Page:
Despite its eighty-six years, “dated” is one criticism that hardly applies to Private Lives, especially in this lively, stylish production by Esther Richardson. She brings a freshness and a physical energy to the characters, especially the women. Olivia Onyehara's elegant Sybil, for instance, is speechless with delight as she emerges onto the balcony at the top of the show. And speechless with rage and frustration in the Paris flat at the start of Act Three. The fights are very imaginatively staged: a lovely silence before the food starts to fly, and a perfect pillow fight before the shadows on the door announce the arrival of the abandoned other halves and the interval. The cream leather sofa in the appartement is creatively used. The re-united lovers spectate from it in the final moments, before packing (their shadows on the frosted glass of the bedroom door) and escaping with one last incredulous look from the doorway.
Mandy and Elly, “idiotic schoolchildren”, are beautifully done by  Krissi Bohn, a meticulously well-spoken Amanda in some superb fashion-plate frocks (”a beautiful advertisement for something”), and Pete Ashmore, slightly less clipped and acid than some Elyots, occasionally losing diction in moments of rage, but a very credible character even today. Their scenes together are magic – the hotel orchestra signals a wonderful change of mood at the end of Act One, where the “round the world” exchange is charged with barely repressed emotion.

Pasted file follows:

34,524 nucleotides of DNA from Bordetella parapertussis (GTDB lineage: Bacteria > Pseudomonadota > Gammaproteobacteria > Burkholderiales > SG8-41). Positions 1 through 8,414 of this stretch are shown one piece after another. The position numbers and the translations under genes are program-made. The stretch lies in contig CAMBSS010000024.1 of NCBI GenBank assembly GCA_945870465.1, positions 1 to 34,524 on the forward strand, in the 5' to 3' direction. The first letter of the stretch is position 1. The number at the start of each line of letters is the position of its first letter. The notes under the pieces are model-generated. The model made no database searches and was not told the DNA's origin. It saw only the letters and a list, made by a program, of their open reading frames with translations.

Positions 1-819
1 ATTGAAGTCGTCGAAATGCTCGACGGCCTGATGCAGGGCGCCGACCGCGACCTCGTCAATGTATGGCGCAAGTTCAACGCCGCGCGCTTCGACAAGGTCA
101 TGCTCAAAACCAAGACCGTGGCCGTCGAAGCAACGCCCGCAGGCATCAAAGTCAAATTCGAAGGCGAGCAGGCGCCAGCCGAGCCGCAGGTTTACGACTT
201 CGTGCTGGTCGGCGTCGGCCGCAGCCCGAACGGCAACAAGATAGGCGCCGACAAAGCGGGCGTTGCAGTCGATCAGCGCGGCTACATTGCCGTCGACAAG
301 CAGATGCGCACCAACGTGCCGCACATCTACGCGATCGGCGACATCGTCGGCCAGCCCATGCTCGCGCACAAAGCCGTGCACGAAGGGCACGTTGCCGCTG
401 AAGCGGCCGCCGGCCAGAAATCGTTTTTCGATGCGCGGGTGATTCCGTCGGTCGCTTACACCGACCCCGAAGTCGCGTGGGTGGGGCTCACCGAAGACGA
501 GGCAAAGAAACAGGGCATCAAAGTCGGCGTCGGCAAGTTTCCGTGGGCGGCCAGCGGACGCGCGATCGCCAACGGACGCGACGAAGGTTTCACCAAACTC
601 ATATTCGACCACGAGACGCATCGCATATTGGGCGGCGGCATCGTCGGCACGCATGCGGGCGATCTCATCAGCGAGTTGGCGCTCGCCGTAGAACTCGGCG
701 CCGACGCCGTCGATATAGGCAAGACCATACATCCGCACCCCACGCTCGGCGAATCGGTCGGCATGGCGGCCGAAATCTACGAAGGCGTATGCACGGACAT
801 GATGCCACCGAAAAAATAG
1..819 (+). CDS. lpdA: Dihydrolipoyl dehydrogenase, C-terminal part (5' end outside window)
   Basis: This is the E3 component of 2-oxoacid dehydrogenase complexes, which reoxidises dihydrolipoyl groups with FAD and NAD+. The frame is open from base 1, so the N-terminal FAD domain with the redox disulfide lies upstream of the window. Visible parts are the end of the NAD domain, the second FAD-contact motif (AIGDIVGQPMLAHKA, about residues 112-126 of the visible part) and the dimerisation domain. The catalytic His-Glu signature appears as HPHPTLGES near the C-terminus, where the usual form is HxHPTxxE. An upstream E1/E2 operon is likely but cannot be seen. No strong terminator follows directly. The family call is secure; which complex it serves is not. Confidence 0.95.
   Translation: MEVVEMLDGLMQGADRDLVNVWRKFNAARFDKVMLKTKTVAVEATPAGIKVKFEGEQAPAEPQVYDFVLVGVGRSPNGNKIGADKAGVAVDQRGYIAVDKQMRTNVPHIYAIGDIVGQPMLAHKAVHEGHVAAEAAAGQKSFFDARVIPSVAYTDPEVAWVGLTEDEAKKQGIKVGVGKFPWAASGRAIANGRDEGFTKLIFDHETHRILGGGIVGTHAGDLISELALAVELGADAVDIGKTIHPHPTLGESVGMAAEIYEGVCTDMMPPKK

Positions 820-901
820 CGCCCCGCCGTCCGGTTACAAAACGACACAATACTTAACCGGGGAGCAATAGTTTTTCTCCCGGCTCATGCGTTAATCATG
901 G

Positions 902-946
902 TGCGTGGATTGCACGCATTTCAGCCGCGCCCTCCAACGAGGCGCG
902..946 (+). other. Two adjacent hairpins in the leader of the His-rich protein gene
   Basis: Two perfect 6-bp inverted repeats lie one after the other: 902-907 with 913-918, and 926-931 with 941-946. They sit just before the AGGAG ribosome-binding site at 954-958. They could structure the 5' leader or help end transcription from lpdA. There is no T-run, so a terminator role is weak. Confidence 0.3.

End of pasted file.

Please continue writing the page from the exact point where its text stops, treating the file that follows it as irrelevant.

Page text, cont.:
Robin Kingsland makes a convincing, staid Victor, “the pompous ass” whom Amanda has just unwisely wed. His blustery sparring with Elyot especially memorable.
Mercury favourite Christine Absalom makes a meal of two quite inconsequential moments as Louise, the maid, mining every carat of comedy gold from her head-cold, her brioche and her tea-trolley. Rewarded with an old-fashioned round on her exit.